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Canada landed 35,000 immigrants in January 2022

March 19, 2022

By CIC News

Canada landed 35,260 new permanent residents in January 2022, according to new IRCC data.

Obtained by CIC News in an information request to Immigration, Refugees and Citizenship Canada (IRCC), the data shows Canada has gotten off to a strong start as it seeks to welcome over 400,000 new immigrants for the second consecutive year.

Under its new Immigration Levels Plan 2022-2024, unveiled last month, Canada is targeting nearly 432,000 new immigrant landings this year, which would be the highest level in history. Last year Canada landed over 405,000 immigrants, primarily by transitioning those living in the country to permanent residence. It marked a record-breaking year for Canada, and was the first time since 1913 the country landed over 400,000 immigrants.

In January, 65 per cent of new permanent resident landings came under the economic class, which is higher than the 56 per cent targeted under the levels plan. Twenty per cent landed under the family class, which is lower than the 24 per cent levels plan target. The refugee and humanitarian class accounted for the remaining 15 per cent of landings, which is lower than the 20 per cent levels plan goal for this year.

The Canadian Experience Class (CEC) remained the leading program for new economic class landings, accounting for almost 7,700 immigrants. IRCC relied heavily on the CEC last year to achieve its immigration levels goal, as the CEC accounted for about one-third of new admissions. The Temporary Resident to Permanent Resident (“TR2PR”) Program, which was available to international graduates and essential workers between May and November 2021, was the second leading economic class admissions program, with over 7,000 immigrants landing in January. The Provincial Nominee Program came in third among the economic class, with 4,200 immigrants landing, followed by the Federal Skilled Worker Program (FSWP), with nearly 2,600 landings.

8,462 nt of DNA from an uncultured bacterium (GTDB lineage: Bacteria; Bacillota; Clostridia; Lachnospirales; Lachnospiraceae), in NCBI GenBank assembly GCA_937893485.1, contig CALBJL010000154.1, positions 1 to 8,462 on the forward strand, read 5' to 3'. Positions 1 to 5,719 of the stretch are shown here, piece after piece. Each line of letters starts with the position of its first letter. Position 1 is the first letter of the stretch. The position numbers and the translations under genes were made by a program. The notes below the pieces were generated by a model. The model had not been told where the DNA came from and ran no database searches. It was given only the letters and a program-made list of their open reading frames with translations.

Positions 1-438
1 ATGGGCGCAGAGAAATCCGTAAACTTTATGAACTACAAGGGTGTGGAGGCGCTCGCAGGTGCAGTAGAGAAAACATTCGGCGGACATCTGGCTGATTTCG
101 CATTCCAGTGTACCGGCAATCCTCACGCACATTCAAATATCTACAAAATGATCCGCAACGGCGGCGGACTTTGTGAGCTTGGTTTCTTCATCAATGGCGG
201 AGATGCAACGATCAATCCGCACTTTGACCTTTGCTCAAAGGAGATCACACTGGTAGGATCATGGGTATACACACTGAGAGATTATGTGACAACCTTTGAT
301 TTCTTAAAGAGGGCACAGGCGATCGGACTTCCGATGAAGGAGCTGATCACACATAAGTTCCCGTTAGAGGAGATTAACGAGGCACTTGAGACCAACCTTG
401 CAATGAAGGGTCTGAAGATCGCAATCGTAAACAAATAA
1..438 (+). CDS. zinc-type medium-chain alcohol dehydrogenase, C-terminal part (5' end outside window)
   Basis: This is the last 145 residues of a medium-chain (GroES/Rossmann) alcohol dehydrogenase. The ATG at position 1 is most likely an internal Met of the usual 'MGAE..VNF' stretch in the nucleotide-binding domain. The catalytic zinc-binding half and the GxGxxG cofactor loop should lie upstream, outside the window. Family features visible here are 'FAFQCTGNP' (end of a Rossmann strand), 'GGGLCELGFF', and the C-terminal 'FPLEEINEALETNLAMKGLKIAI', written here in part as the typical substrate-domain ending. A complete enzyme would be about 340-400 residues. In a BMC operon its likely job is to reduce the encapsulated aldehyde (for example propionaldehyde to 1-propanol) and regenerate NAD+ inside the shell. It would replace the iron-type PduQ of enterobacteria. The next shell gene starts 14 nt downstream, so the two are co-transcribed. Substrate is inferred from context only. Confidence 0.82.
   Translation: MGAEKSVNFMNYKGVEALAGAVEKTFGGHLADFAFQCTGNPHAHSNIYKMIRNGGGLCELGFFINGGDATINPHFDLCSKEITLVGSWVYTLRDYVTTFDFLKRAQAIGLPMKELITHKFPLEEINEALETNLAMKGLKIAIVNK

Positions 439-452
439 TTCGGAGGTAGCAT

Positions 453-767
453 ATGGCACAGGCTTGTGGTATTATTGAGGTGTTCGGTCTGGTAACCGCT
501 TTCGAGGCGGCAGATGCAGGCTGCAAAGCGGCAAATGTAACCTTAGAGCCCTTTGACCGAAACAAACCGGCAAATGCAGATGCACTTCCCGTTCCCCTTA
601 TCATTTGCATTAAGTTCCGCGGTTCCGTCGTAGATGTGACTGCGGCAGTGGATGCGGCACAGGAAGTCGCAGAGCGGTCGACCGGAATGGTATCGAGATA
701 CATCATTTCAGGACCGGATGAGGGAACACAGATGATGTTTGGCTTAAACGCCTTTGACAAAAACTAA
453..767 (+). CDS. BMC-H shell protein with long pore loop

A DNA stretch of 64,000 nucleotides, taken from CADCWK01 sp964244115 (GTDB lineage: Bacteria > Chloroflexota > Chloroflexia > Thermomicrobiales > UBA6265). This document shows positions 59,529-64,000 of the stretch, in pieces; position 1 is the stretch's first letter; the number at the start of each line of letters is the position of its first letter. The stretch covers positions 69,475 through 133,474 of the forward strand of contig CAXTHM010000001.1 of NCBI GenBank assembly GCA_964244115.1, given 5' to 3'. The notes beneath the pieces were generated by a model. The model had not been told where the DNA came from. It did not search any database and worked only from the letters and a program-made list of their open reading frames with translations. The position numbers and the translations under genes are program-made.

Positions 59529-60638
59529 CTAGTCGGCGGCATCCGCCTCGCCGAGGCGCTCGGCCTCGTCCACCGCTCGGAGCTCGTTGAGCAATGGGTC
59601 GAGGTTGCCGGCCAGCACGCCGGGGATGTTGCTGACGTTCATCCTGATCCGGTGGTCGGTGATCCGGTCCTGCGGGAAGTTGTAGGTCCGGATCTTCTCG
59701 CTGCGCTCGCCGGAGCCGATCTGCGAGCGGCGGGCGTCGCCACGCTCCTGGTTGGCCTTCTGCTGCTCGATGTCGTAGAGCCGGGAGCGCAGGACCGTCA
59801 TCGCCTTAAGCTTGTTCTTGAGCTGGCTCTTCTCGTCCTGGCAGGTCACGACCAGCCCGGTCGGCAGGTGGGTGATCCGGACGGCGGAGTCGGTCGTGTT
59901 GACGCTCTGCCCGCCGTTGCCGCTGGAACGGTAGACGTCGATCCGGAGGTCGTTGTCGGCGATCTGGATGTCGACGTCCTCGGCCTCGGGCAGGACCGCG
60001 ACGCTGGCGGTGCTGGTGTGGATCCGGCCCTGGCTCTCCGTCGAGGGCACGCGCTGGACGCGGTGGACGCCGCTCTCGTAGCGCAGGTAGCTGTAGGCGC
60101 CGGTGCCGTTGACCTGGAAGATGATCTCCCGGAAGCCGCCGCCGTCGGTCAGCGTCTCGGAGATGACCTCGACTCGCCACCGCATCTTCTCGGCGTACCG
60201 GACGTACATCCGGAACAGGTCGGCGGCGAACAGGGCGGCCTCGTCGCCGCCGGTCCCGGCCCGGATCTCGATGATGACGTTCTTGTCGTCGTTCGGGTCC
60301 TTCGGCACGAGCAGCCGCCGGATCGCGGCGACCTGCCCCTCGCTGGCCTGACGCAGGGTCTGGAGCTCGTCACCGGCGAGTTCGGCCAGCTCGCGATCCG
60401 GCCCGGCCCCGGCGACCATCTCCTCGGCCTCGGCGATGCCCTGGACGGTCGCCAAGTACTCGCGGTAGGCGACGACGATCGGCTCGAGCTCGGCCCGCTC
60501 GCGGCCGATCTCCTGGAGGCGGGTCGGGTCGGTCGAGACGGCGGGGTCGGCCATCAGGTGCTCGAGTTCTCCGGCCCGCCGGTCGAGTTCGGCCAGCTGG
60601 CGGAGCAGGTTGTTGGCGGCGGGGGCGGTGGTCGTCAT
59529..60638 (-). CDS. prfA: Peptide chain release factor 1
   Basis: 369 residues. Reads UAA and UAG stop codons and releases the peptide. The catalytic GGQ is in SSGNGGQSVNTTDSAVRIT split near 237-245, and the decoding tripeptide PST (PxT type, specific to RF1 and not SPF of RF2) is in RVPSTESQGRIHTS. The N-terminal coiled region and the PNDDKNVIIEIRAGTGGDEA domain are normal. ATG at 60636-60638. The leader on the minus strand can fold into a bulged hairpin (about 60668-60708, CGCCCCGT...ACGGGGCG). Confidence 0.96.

Recent IRCC data shows the department is processing FSWP applications at a higher rate. This is notable because the FSWP was Canada’s leading economic class immigration program between its founding in 1967 and the start of the pandemic. Last year, IRCC slowed down FSWP processing so it could transition as many international students, temporary foreign workers, and other temporary residents to permanent residence in fulfillment of its 2021 levels plan target. The rationale for this policy was that it would be much more difficult for IRCC to achieve its levels plan goal if it sought to admit large numbers of FSWP and other immigrants overseas amid the operational difficulties caused by the pandemic.

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